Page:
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Thinking of investing in a startup outpatient anesthesia business... help?

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  • Thinking of investing in a startup outpatient anesthesia business... help?

    This is a complicated question, because I'm not even sure what to ask or who to ask. Maybe that is a problem...

    I am an anesthesiologist, and a colleague of mine has started an outpatient anesthesia business - essentially providing traveling anesthesia services to dental offices in town, with plans to expand to more offices and eventually other states. My friend is legit. Runs everything by the book (medically speaking) and is providing quality care. They started turning a profit recently after about 1 year of being in business.
    The company is expanding and therefor requires more money and I have the opportunity to invest for stake in the company.

    On one hand - I have nothing but confidence in the medical care being given.
    On the other hand - I am a physician and have no idea how to evaluate the financial health of a company. My investment strategy thus far has been low cost index funds in the style of The WCI and bogleheads.

    So - how do I evaluate the books on this company? Any advice? Thoughts?

    I should say:
    My financial life is in excellent order. Any money directed at this risky investment is money that I would be comfortable losing. This does not take away from my retirement savings, Roths, 529s, etc. I know there are more statistically intelligent things to do with extra money, but this is fun money. I'd rather do some fun/risky investing rather than take a fancy vacation.

  • #2
    An account would probably be a good first step to look at the books and determine the value of the company and financial health.


    • #3
      i think that's fine if you can afford to. lots of due diligence (ie dont trust yourself) like ACN said, treat it like that money could disappear, and you should be fine.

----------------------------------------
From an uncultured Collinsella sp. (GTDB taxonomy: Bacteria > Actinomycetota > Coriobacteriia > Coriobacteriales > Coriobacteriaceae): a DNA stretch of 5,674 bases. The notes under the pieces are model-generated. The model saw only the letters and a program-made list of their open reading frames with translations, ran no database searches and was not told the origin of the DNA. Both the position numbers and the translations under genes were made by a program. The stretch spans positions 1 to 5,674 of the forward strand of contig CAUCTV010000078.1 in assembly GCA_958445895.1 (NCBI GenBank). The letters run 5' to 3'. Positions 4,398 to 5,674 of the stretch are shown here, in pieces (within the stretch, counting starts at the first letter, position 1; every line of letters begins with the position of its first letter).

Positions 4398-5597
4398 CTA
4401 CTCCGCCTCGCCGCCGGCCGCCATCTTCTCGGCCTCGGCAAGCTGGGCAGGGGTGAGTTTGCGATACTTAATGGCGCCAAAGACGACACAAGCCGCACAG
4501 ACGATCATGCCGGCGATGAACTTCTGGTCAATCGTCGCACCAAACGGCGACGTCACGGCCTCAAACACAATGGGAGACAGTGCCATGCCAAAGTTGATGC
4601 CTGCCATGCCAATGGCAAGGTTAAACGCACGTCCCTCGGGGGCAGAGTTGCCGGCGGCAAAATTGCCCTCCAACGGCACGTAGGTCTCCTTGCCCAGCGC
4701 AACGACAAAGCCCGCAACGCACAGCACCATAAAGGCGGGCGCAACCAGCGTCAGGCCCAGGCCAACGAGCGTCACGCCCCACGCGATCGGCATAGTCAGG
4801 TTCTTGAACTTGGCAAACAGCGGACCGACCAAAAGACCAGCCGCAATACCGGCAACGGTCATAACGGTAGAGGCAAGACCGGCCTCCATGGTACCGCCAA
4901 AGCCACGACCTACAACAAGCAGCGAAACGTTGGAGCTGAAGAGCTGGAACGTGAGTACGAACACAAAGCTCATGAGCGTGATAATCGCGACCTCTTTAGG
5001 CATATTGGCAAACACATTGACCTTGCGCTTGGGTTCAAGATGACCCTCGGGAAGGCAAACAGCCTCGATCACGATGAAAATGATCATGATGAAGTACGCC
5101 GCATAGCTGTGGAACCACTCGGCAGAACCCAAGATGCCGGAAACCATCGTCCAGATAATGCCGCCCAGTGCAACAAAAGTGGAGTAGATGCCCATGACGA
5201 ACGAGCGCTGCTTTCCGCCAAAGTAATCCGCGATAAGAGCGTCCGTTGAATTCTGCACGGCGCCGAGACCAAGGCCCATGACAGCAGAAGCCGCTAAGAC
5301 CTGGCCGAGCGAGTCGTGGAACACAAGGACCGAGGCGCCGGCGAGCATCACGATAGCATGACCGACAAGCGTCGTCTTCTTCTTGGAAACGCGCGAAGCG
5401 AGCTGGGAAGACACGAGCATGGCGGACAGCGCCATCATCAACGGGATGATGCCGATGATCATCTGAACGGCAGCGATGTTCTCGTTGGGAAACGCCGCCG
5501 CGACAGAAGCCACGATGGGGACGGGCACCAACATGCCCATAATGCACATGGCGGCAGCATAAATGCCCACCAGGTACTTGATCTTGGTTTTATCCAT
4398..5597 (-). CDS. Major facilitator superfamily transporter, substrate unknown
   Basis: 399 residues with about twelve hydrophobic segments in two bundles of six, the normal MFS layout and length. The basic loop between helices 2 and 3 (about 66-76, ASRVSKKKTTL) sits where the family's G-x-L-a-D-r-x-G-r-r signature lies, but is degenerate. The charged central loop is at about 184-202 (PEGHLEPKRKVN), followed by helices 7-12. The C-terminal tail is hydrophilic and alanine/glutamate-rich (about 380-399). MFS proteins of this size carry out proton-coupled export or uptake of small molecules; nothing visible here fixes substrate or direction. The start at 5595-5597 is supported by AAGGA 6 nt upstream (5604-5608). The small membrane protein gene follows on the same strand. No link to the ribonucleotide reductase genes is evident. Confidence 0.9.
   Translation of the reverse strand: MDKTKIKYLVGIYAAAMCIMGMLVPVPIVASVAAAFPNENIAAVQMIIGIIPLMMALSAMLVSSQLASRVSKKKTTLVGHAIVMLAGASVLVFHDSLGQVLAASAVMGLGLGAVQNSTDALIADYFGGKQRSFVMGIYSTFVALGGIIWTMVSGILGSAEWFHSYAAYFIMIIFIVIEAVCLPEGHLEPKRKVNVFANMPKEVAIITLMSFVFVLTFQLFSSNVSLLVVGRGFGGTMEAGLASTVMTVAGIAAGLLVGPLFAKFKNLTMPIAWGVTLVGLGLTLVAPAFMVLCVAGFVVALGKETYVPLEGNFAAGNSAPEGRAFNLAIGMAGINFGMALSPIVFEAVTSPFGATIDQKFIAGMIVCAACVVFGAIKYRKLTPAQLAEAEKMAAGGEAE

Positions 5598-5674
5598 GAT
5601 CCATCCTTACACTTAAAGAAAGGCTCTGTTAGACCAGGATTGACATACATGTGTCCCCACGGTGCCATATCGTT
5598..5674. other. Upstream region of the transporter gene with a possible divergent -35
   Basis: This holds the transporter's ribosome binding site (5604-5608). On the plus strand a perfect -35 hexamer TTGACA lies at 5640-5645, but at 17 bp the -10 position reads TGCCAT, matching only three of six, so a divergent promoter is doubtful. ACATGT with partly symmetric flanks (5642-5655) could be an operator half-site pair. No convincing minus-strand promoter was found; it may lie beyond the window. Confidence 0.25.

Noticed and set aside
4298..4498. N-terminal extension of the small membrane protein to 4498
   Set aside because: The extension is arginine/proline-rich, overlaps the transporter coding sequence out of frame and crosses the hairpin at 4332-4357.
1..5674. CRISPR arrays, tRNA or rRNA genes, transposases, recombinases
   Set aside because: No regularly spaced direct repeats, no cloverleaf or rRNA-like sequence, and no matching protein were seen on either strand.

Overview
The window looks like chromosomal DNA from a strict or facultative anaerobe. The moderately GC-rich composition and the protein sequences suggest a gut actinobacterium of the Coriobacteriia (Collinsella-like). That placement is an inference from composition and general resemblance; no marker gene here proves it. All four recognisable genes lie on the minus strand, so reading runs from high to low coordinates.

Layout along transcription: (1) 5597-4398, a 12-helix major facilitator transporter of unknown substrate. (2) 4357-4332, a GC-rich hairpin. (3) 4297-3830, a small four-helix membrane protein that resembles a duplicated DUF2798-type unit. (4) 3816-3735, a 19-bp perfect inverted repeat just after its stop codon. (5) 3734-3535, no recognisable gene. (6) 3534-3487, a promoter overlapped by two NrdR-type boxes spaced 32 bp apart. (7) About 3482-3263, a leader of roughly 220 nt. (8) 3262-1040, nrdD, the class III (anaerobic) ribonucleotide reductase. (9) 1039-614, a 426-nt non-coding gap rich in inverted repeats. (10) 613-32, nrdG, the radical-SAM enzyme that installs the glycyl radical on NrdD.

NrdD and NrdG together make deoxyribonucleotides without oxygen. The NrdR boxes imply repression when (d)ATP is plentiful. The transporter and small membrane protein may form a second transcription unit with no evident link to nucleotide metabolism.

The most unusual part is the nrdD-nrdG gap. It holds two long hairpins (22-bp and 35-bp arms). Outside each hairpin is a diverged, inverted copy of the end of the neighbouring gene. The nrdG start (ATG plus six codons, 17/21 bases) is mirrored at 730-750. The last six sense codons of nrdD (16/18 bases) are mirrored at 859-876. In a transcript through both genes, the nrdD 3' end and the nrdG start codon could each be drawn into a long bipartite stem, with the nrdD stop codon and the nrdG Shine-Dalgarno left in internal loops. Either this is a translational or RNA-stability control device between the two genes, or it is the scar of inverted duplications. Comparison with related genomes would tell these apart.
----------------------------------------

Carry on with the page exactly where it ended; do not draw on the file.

• #4
        I always wonder to myself why a friend running a successful, growing private business needs me, as an investor? I understand the need for additional cash for growth, but that can usually be obtained from a bank, without giving up equity. I probably miss out on such opportunities because I wonder too much.


        • #5
          Love the idea, glad someone is doing this for dental offices. I'm not a fan of dentists DIY-ing sedation dentistry.

          Take heed to what Vagabond MD just posted. Doesn't mean there are not opportunities available, but that is a big question you need to answer. Of course, the reason could be that your friend's business is just growing too rapidly for one person to handle and s/he is more interested in having another expert with skin in the game to help make decisions and grow the business than the buy-in. iow, looking for a real partner rather than venture capital.

          ACN is right, too. I cannot imagine considering this transaction without a good CPA and corporate attorney on your team to help you ask the right questions and advise you, especially if this is your first deal or first business.
          Our passion is protecting clients and others from predatory and ignorant advisors. Fox & Co CPAs, Fox & Co Wealth Mgmt. 270-247-6087